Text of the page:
I don’t often quote a movie I haven’t seen (and won’t) but I read a review of “Resurrecting the Champ,” and saw what may be the only gem within it. (The reviewer was not impressed). At least from a writer’s standpoint.
The line is apparently uttered by the cantankerous newspaper editor (somebody in Hollywood puh-lease give us a newspaper editor who’s not crusty, rude or feisty. That character profile has been done to death), portrayed by Alan Alda. He says this to the hapless main character played by Josh Hartnett; a sports writer in need of a big break: “Your copy is unimpressive; a lot of typing, not much writing. The truth is, I forget your pieces while I’m reading them.”
Now there’s a quote to scare a writer silly. I can’t think of anything more terrifying than punching keys and thinking I’m creating word art only to find out I am merely punching keys. It is bad enough to write something forgettable, but is there anything worse than writing something that is forgotten even as it’s being read?
How does one write something forgettable? We must know if we are to avoid doing it. Well, the trouble is it’s hard to note what makes a book forgettable because we have forgotten those books. You can’t make a respectable list of things NOT to do when nothing comes to mind to comprise the list. Example: “Mmmm. What forgettable books have I read?. . . “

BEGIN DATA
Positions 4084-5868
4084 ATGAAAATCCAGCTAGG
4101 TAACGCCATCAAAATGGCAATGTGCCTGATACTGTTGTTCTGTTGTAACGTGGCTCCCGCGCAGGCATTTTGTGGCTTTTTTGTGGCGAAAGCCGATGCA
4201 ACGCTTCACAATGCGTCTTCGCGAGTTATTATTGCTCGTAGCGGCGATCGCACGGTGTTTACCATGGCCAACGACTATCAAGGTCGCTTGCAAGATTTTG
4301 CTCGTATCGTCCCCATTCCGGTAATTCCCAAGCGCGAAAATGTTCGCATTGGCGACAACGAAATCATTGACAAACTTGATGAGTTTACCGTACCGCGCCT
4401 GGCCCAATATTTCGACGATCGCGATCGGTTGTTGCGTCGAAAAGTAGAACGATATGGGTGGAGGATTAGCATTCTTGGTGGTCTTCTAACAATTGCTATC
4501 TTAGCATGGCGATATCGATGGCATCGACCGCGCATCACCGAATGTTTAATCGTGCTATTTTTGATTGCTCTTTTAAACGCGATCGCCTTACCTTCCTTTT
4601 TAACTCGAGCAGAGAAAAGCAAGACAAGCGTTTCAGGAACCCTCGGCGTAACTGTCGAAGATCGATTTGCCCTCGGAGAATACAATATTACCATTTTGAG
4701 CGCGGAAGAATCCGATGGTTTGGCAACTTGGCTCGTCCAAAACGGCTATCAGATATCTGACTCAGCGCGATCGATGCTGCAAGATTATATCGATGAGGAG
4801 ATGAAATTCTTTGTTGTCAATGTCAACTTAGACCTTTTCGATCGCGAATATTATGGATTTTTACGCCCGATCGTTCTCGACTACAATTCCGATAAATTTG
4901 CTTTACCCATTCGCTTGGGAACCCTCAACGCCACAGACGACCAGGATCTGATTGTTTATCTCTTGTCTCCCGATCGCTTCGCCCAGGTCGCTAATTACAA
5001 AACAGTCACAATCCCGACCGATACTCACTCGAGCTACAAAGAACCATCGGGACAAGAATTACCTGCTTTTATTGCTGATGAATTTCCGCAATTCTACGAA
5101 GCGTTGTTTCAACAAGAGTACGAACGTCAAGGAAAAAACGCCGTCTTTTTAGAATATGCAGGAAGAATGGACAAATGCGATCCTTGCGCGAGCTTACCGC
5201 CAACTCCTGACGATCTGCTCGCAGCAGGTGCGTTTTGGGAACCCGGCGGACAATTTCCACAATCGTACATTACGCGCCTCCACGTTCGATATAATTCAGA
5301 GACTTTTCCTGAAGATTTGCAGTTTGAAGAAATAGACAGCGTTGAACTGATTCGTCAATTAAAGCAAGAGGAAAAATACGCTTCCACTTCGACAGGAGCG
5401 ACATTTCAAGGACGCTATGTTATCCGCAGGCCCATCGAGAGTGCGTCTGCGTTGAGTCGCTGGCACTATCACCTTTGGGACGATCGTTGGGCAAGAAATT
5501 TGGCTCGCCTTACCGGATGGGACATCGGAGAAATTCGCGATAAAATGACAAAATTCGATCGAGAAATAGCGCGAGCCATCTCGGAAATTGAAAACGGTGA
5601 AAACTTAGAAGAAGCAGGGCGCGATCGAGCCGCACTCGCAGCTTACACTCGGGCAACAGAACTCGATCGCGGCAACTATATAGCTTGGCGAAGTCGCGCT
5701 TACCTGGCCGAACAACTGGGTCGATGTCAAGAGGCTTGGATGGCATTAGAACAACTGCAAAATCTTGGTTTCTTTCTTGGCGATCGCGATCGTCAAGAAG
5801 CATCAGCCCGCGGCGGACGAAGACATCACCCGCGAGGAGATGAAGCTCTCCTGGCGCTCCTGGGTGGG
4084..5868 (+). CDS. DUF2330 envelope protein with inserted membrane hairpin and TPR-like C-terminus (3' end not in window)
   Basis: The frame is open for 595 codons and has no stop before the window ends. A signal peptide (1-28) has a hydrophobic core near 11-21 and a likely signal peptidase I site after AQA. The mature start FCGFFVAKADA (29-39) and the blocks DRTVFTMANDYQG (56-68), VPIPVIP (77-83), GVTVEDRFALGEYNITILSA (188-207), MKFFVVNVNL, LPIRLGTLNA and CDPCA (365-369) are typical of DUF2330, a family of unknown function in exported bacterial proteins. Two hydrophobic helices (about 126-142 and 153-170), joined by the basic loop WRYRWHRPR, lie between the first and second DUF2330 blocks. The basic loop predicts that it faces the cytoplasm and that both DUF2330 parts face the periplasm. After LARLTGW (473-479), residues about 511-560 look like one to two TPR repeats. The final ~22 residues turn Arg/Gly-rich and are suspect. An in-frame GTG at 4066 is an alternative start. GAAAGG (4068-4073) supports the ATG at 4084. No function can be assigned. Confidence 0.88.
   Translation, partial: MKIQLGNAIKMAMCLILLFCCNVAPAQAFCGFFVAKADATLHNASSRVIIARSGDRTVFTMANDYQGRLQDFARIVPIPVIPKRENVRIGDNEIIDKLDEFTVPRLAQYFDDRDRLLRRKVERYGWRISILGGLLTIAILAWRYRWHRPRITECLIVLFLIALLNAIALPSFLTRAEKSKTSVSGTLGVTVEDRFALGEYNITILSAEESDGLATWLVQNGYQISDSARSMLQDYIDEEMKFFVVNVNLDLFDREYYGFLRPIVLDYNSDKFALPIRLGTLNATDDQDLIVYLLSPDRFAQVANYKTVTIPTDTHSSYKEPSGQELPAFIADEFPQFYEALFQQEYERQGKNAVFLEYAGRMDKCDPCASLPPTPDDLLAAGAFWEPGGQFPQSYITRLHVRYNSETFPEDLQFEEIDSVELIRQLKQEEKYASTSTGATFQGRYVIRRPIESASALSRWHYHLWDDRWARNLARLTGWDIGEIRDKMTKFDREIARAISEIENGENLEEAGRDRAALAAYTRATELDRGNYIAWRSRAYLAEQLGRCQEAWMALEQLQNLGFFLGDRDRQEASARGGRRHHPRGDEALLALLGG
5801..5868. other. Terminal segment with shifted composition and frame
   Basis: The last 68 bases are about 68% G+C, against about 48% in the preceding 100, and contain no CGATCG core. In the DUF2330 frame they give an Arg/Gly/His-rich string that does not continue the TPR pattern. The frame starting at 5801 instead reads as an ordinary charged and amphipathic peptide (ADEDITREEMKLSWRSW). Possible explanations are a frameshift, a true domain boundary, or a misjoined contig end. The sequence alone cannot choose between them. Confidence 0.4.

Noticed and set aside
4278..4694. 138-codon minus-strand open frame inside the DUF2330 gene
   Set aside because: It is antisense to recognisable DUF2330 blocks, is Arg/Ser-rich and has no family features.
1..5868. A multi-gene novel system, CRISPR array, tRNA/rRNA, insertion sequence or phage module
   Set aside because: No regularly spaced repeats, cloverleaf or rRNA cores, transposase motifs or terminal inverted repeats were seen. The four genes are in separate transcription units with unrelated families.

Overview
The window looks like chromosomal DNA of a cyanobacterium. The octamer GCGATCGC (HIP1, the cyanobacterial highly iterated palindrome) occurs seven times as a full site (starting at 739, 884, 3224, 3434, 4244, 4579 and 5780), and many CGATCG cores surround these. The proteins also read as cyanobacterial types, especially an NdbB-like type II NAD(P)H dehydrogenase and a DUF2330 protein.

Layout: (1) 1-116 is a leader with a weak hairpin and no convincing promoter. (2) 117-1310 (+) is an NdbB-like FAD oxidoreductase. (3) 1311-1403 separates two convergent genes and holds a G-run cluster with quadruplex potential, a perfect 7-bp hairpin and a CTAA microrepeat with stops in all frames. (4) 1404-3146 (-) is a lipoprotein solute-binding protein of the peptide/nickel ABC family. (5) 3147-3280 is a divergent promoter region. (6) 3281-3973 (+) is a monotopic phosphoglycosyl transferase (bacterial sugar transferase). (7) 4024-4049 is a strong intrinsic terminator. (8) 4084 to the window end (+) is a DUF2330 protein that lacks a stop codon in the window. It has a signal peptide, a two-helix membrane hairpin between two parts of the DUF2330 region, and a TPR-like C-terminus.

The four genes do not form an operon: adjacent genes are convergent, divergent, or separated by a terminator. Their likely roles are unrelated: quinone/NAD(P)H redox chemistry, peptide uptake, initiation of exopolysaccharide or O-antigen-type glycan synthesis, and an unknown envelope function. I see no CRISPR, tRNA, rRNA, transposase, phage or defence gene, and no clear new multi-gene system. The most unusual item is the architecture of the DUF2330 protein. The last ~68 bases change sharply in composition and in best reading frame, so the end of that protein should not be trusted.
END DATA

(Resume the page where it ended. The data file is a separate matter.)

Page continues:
. . .
. . .
The thing to do then, is note what make a book memorable. What makes a book invade my being with sentences and settings, characters and conversations, that tattoo themselves on my mind in ink that does not fade? Why do Peace Like a River and The Kite Runner and Life of Pi and The Poisonwood Bible and The Glass Castle linger in my memory, creating rivulets of emotion when I see their covers in Barnes & Noble or in someone’s hands on an airplane or on the shelf in my living room?
What is the difference between a book I don’t remember and a book I can’t forget?
I would say that, based on everything else I remember that has long since passed, we remember what mattered to us. If it mattered, we remember it. That explains why our earliest childhood memories are usually traumatic or euphoric.
So actually, it’s really rather simple, this task of being an author who is unforgettable:
Write what matters.